By: Alison Edwards, OC Human Relations and Chancellor “Chance” Patterson, The King Center
In October at the OC Grantmakers Annual Summit, we – Ali Edwards, CEO of OC Human Relations, and Chancellor “Chance” Patterson, Head of Marketing and Communications at The King Center – led a breakout session conversation around social justice. It was a fireside chat, informal and casual, but around a topic that’s critical and meaningful to us personally and professionally. In this blog post, we break down the key take-aways from our conversation.
In 1967, in a speech in Atlanta, Dr. Martin Luther King, Jr. shared that progress had been made in civil rights, but warned that the three “evils” of racism, poverty, and the Vietnam War would stall gains for Black Americans. In fact, the promise of the major social justice achievements of the Civil Rights era was undermined throughout the 1970’s and 1980’s by large-scale reductions in many of the Great Society programs across housing, healthcare, food stamps, education and childcare – disproportionally impacting Black communities pushed into new levels of systemic poverty without the safety net that existed for generations.
Today, in 2022, Black Americans and people of color are still faced with extreme poverty, still sitting in unequal schools, still twice as likely to be unemployed as whites, and still battling income inequality. While the government can play a significant role in eliminating unjust policies and laws, the nonprofit sector is more important than ever in the effort to dismantle structural racism and build up resources and opportunities for a healthy, safe, and fulfilling life experience. Nonprofits, supported by foundations, businesses, and individuals, form the fabric of the modern safety net to protect those in harm’s way.
For all who are working to solve personal, community, cultural, and societal conflicts, Kingian Nonviolence is the methodology to uphold. It’s a philosophy and method designed to address unjust policies, systems, and laws – ensuring that government works effectively for all. And it’s an evidence-based approach to addressing injustice based on facts and a commitment to a love-centered way of engaging, acting, and communicating. We’re all well aware that responding to violence and oppression with violence only begets more violence, which brings about our own destruction. In that sense, nonviolence is the answer ensuring society’s fundamental continuous existence.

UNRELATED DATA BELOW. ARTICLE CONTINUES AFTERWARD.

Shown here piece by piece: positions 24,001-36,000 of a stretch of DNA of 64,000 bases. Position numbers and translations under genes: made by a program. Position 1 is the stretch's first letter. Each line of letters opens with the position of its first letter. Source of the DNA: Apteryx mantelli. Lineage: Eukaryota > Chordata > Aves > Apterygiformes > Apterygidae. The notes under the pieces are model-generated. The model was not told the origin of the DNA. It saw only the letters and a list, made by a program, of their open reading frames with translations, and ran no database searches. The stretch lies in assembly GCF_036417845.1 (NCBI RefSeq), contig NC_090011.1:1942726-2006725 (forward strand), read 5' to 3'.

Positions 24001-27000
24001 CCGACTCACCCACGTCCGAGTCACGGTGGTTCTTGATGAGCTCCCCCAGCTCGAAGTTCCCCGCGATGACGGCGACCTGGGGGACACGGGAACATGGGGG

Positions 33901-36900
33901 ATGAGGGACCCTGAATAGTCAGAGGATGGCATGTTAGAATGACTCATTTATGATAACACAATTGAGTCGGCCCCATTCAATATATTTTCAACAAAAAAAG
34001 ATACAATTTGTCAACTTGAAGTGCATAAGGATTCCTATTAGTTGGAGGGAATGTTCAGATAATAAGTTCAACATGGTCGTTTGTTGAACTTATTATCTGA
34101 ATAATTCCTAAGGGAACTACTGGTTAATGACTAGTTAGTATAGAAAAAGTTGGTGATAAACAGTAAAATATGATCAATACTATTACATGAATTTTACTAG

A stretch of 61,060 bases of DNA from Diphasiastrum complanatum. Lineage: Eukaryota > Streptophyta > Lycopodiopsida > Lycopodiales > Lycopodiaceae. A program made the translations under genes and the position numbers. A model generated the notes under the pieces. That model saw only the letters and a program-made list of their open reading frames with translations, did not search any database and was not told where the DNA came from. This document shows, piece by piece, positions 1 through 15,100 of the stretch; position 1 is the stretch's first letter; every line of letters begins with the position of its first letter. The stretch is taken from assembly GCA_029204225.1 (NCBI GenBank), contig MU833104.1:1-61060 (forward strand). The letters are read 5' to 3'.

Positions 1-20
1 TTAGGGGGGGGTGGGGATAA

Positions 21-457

The six steps of nonviolence (information gathering, education, personal commitment, negotiation, direct action, and reconciliation) lead to personal and societal transformation, as demonstrated by the landmark achievements in civil rights led by Dr. King.
That same sense of community and love of self and others at the heart of King’s nonviolence philosophy is inherent to nonprofits. The challenge is for nonprofits to marshal and cultivate relationships with corporate and philanthropic organizations, and for corporates and foundations to trust nonprofits to do the work.
We are all part of the same community, that which Dr. King called the Beloved Community, where we can be free of harm, hate, and violence. By definition, every nonprofit is a contributor to achieving the Beloved Community.
In our current ‘purpose economy,’ let us all – nonprofits, foundations, corporates, and individuals – seek to collaborate more effectively to create a society where social justice exists everywhere for everyone. Let us build the Beloved Community together.
For more information on The King Center’s nonviolence training, please visit: https://www.youtube.com/watch?time_continue=17&v=Vvt9E3JI7jE&feature=emb_logo and https://thekingcenterinstitute.org